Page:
Fossel says that if a homeowner has any reason to suspect a hidden feature, they should probably consult an expert before doing anything that could damage it.

If there seems to be a lot of space between walls, for instance, it might mean there's a hidden fireplace. If you can see a ridge coming up through wallpaper or paint, it might mean there are old stenciled decorations underneath.

''If you shine a light across your walls and ceiling at night, and that's the only light in the room, you could find a ridge, which indicates stenciling underneath,'' said Tony Castro of New Gloucester, a restoration professional who restores and re-creates historic wall decorations.

Calling in a professional is important if you want to preserve something, because they would know what techniques might work to remove unwanted materials while preserving historic features. For example, certain solvents can be used with certain fabrics to scrape away excess layers of paint while protecting wall decorations underneath, Castro said.

To find a restoration professional, you could check the Northern New England Restoration Directory published by Greater Portland Landmarks. Or you could contact GPL about their advisory service.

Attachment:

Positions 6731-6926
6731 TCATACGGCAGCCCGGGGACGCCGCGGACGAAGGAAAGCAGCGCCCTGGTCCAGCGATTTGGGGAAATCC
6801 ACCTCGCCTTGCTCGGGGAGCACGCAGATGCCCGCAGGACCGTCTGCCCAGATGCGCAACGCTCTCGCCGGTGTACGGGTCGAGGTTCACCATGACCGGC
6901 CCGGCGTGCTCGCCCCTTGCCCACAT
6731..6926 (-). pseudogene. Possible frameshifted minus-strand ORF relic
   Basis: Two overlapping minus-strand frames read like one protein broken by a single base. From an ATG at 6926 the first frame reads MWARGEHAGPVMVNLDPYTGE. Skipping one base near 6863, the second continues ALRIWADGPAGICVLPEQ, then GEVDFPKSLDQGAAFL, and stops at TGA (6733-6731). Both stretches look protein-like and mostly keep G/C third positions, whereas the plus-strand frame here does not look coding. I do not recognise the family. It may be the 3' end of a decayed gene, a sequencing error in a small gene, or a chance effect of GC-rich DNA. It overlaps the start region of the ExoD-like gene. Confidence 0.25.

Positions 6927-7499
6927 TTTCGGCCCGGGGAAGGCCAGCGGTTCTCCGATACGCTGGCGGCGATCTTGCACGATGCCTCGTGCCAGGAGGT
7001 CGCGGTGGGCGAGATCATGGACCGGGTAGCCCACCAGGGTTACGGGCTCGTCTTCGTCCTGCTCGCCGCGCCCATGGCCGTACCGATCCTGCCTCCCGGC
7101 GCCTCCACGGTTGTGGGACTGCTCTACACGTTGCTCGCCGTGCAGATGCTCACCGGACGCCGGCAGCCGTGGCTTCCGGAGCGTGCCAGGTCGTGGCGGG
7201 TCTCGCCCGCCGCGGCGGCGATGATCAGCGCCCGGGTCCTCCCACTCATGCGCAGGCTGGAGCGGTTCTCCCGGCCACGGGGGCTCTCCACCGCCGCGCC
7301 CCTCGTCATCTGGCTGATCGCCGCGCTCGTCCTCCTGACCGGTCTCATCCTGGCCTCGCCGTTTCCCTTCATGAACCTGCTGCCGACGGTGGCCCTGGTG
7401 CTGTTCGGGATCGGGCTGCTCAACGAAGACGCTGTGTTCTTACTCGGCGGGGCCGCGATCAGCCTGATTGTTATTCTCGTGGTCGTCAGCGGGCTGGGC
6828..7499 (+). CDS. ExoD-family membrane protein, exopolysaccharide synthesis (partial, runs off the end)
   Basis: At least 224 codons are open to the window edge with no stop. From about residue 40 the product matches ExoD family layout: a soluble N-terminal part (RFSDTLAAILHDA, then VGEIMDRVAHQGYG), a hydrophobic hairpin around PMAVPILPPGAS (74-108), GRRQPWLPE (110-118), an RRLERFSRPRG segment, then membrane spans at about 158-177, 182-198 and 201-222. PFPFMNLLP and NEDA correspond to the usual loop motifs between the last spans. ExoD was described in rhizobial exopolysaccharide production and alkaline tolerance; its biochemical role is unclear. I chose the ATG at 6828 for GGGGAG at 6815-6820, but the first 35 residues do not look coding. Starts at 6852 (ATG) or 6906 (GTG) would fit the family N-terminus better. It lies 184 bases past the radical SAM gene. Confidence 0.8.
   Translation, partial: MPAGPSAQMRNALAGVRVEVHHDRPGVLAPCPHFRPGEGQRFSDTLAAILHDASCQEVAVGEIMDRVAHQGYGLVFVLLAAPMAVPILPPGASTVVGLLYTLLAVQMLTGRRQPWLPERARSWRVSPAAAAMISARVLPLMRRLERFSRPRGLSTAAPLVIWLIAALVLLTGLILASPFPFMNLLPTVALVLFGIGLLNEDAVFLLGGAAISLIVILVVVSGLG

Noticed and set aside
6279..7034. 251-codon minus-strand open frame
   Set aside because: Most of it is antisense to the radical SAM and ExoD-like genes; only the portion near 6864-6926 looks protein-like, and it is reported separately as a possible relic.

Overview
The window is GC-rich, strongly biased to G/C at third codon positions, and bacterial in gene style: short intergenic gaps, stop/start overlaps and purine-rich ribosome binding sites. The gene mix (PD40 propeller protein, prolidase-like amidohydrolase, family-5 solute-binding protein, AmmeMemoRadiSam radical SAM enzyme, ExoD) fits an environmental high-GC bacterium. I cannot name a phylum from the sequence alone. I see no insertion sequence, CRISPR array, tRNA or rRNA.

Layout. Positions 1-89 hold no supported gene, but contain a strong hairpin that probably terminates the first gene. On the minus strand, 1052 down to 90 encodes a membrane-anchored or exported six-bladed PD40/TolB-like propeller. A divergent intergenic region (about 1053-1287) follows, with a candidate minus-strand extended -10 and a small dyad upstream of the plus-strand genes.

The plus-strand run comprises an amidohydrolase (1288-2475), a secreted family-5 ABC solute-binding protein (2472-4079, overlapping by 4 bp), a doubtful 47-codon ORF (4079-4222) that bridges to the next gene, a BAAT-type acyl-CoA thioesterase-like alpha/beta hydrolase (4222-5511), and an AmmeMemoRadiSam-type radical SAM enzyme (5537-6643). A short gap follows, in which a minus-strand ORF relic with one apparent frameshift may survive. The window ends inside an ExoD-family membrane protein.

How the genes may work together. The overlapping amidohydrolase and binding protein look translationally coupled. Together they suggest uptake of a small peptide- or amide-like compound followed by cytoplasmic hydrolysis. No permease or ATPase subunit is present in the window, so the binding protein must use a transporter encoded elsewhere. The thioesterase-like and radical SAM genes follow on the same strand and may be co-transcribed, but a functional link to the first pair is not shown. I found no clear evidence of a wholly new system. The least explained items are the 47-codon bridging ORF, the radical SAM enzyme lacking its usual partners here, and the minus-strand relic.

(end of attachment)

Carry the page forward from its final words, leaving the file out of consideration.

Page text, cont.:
For $85 ($35 for members), GPL will send restoration experts to your house to help you tackle your project in a safe and efficient way.

''We'll go out, discuss your concerns, and write up a report on what can be done,'' said Tom Hinkle, a retired home restorer and member of GPL's advisory service. ''It's always better to slow down and get an expert's advice.''

Hicks called in experts, but is not sure what he's going to do next. The murals are in an apartment that he needs to rent, so he doesn't really want to leave them exposed. And he's not sure a renter would want old murals behind protective glass in their living room. So he might end up covering them up again, but in a way that preserves them for the future.

The Rufus Porter Museum also got a call last fall from homeowners in Hebron, near South Paris, who found Porter-like murals in their dining room while removing wallpaper. The murals include a courthouse or municipal building, plus some general country scenery.

''One section had four or five layers of wallpaper, but underneath we found the murals,'' said Nancy Edwards of Hebron, whose house dates from the 1830s.

''We can't know for sure (if it's Porter or another noted mural painter), because there's no signature. It's a little faded in spots, but we're just going to leave it like that, uncovered.

''I love this sort of thing.''

Staff Writer Ray Routhier can be contacted at 791-6454 or

rrouthier@pressherald.com

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Additional Photos

click image to enlarge

Staff Photo by Shawn Patrick Ouellette: Murals by Rufus Porter, a mural painter from New England in the early 1900's. These murals were found by Mike and Carole Hicks when they were renovating their Winthrop apartment.

click image to enlarge

Staff Photo by Shawn Patrick Ouellette: Murals by Rufus Porter, a mural painter from New England in the early 1900's. These murals were found by Mike and Carole Hicks when they were renovating their Winthrop apartment.